24 Feb Expelling The Expletive
The expanding vocabulary of a child at mothers’ group leads Luci Temple to think a little more about her own choice of words.
… who doesn’t let out an expletive every now and then?
One of my daughter’s friends recently began saying the ‘f-word’. At least, that’s what Georgia’s* embarrassed mother is convinced she’s saying – Georgia could be saying ‘book’ or ‘foot’ for all I can tell. At 20 months of age, clarity of speech is rare. Nonetheless, it has been a wake-up call for our mothers’ group. We’re suddenly re-examining our language, fearful that we’re setting a bad example for our children.
Don’t get me wrong – none of us swears heavily.
In fact, I don’t recall having heard any of these mothers swear in front of me before. But behind closed doors, who doesn’t let out an expletive every now and then? When you wake from an exhausted slumber, stumble through the dark towards a crying child and you whack your shins against the bed sometimes ‘ouch’ just doesn’t cut it. And sometimes it’s not so innocent.
Sometimes when you have an argument with your partner over who forgot to put the wipes into the nappy bag, you might let out a few swear words as well. Or when you’ve had a few glasses of a lovely red, and you want to emphasise how ‘effing’ amazing the book you’re currently reading is, the word just slips off your tongue.
Let’s face it: in adult circles, a little swearing passes completely under the radar.
Once upon our grandparents’ time, it might have been considered the height of rudeness (I can’t look at a certain brand of soap without remembering the time my gran used it on my five-year-old potty mouth), but now, swearing is passé. In my grandparents’ day, it was considered lower class, but in the seventies, it became an act of anti-authoritarianism. Swearing equalled rebellion equalled cool. Now, most people don’t mind a little f-word here and there. It’s in our music, our movies, our literature, our culture. We’re bloody Australian, for goodness sake!
Furthermore, what may have begun as a groundswell of anti-authoritarianism has now come full circle: politicians who swear are upheld as being ‘one of us’. It’s proof that they’re ordinary blokes and that we have something in common with them. Swearing has become a social leveller.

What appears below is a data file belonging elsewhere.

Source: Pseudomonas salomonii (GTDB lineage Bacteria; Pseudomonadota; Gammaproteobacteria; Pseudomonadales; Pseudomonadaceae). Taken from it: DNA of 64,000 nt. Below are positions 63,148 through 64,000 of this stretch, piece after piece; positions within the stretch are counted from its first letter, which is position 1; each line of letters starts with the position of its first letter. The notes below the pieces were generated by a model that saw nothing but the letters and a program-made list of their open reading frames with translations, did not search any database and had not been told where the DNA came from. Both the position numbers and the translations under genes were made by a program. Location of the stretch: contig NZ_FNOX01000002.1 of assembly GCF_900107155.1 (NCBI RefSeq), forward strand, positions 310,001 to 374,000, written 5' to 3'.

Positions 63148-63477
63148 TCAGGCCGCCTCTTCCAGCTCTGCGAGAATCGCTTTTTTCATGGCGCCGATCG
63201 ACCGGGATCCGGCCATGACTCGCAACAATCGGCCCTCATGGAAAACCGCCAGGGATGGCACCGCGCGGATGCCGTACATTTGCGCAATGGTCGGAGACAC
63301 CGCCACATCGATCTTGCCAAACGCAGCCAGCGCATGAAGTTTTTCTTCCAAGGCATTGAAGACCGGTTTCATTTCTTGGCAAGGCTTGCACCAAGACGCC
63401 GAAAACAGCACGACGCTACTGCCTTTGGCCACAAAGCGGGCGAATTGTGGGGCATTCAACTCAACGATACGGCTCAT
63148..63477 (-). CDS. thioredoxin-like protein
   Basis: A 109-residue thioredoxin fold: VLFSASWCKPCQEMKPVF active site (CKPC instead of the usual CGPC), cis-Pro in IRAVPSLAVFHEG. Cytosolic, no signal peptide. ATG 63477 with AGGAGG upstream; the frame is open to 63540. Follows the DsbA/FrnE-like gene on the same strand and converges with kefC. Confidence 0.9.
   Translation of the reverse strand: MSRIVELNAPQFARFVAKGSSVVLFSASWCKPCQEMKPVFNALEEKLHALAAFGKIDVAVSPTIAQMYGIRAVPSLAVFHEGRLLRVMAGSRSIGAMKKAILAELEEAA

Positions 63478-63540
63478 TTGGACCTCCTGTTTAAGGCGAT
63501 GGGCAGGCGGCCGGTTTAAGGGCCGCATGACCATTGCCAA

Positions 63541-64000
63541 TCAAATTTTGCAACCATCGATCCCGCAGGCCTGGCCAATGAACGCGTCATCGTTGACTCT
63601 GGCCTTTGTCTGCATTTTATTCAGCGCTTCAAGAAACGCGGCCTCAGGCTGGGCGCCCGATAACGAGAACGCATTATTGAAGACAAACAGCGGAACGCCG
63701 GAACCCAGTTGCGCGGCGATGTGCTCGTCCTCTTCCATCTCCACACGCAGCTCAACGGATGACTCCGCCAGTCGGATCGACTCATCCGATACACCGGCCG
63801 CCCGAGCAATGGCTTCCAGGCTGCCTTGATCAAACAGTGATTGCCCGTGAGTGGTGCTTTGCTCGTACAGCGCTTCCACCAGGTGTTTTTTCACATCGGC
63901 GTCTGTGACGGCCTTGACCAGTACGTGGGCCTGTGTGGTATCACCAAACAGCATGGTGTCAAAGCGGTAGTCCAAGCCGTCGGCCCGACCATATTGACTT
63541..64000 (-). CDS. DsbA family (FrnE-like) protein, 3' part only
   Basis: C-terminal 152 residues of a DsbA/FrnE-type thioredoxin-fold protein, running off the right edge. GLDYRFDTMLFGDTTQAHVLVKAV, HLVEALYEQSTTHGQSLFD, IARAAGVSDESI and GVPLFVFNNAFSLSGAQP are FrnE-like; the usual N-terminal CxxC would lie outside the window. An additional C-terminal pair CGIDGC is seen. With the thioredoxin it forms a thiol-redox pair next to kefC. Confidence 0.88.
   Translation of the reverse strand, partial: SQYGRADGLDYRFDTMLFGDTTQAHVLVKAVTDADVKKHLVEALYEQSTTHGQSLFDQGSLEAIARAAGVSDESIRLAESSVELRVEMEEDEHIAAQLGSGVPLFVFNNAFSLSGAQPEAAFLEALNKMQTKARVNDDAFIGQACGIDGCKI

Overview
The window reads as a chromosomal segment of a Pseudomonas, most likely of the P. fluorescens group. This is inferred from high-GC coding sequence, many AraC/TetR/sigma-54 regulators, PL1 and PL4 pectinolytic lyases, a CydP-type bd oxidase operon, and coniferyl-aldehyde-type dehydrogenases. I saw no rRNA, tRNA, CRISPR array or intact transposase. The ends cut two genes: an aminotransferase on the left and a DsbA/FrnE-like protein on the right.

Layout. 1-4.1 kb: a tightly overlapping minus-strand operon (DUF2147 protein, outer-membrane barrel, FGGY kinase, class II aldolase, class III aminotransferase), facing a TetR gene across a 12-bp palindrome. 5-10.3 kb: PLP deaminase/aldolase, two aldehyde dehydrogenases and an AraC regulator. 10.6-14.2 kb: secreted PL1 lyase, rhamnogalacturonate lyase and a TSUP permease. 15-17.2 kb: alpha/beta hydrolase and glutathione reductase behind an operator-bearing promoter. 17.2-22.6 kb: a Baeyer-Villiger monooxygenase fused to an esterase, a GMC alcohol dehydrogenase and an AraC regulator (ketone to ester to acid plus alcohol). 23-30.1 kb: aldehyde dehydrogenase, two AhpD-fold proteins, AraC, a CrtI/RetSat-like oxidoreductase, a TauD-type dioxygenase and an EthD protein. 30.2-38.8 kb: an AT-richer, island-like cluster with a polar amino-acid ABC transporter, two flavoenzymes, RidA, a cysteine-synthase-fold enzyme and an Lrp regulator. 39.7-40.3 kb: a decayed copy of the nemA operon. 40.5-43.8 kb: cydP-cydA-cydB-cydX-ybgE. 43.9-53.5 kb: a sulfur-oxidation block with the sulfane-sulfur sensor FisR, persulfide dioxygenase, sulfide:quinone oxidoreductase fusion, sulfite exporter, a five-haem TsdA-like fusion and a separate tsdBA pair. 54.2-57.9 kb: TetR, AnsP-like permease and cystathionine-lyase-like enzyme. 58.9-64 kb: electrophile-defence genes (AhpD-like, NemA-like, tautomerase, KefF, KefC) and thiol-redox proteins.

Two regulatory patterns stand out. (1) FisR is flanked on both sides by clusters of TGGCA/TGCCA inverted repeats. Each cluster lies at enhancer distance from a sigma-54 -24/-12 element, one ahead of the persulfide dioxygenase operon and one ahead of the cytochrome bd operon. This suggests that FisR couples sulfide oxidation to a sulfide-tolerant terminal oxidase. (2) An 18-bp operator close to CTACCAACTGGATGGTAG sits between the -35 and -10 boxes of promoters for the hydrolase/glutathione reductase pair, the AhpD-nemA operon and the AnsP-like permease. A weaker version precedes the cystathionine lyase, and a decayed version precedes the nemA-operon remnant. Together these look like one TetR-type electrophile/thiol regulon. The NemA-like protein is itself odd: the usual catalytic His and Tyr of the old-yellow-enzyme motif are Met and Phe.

Yet, there is something terribly wrong about a child swearing.
Call it hypocrisy – it is – but it brings back the old class cringe. Children are meant to be innocent, and the corruption of their language seems to smite their very soul. Okay, that’s a tad melodramatic – but doesn’t your skin crawl when you hear those filthy words from a child’s mouth?
What is a parent to do? If your child is 10 years old, you can easily blame outside elements. ‘I don’t know where she gets that from’ or ‘She’s fallen in with a bad crowd’ will work a treat. But when they’re young, the blame can only fall on the parents. Which is why Georgia’s mum shakes her head and apologises profusely every time her daughter says “phouckh”. And we all try not to laugh, because Georgia looks so damned cute, her whole face lighting up as she waits for our response. We gather our serious faces, tut-tut at Georgia, and offer her mother sympathy and advice, hoping we’ll find a solution to her daughter’s swearing before our own darlings follow suit.
We come up with sound suggestions such as, “Ignore her when she does it, so she doesn’t get a reaction. She’ll soon tire of it,” and “Replace the word with something more harmless, like ‘damn’ or ‘smeg’. No-one will care if she says that.” Of course, no-one suggests to the mother: ‘Just stop swearing’.
In my household, we decided to clean up our act, and quickly.
The soap isn’t our style, but we’ve instituted a ‘swear jar’ to counter profanity from, ahem, parents. The funny thing about swearing is that you don’t realise how much you swear until you begin paying attention or, in our case, paying dollars. Then naughty words seem to fly from your lips in even the most innocuous sentences. That leads to arguments about what exactly constitutes swearing. Do ‘damn’, ‘bloody’ and ‘bugger’ count? We argue over whether or not the actual words matter as much as the context. Swearing when you stub a toe isn’t the same as slinging insults at another person.
At the rate that money is flowing into our swear jar, I’m not sure that we can save my daughter from inheriting a potty mouth. On the bright side, when we empty the swear jar, we’ll be able to afford a private education for her. Maybe she’ll make a good politician.
*Name has been changed to save her mother from embarrassment.
Illustration by Scott Fraser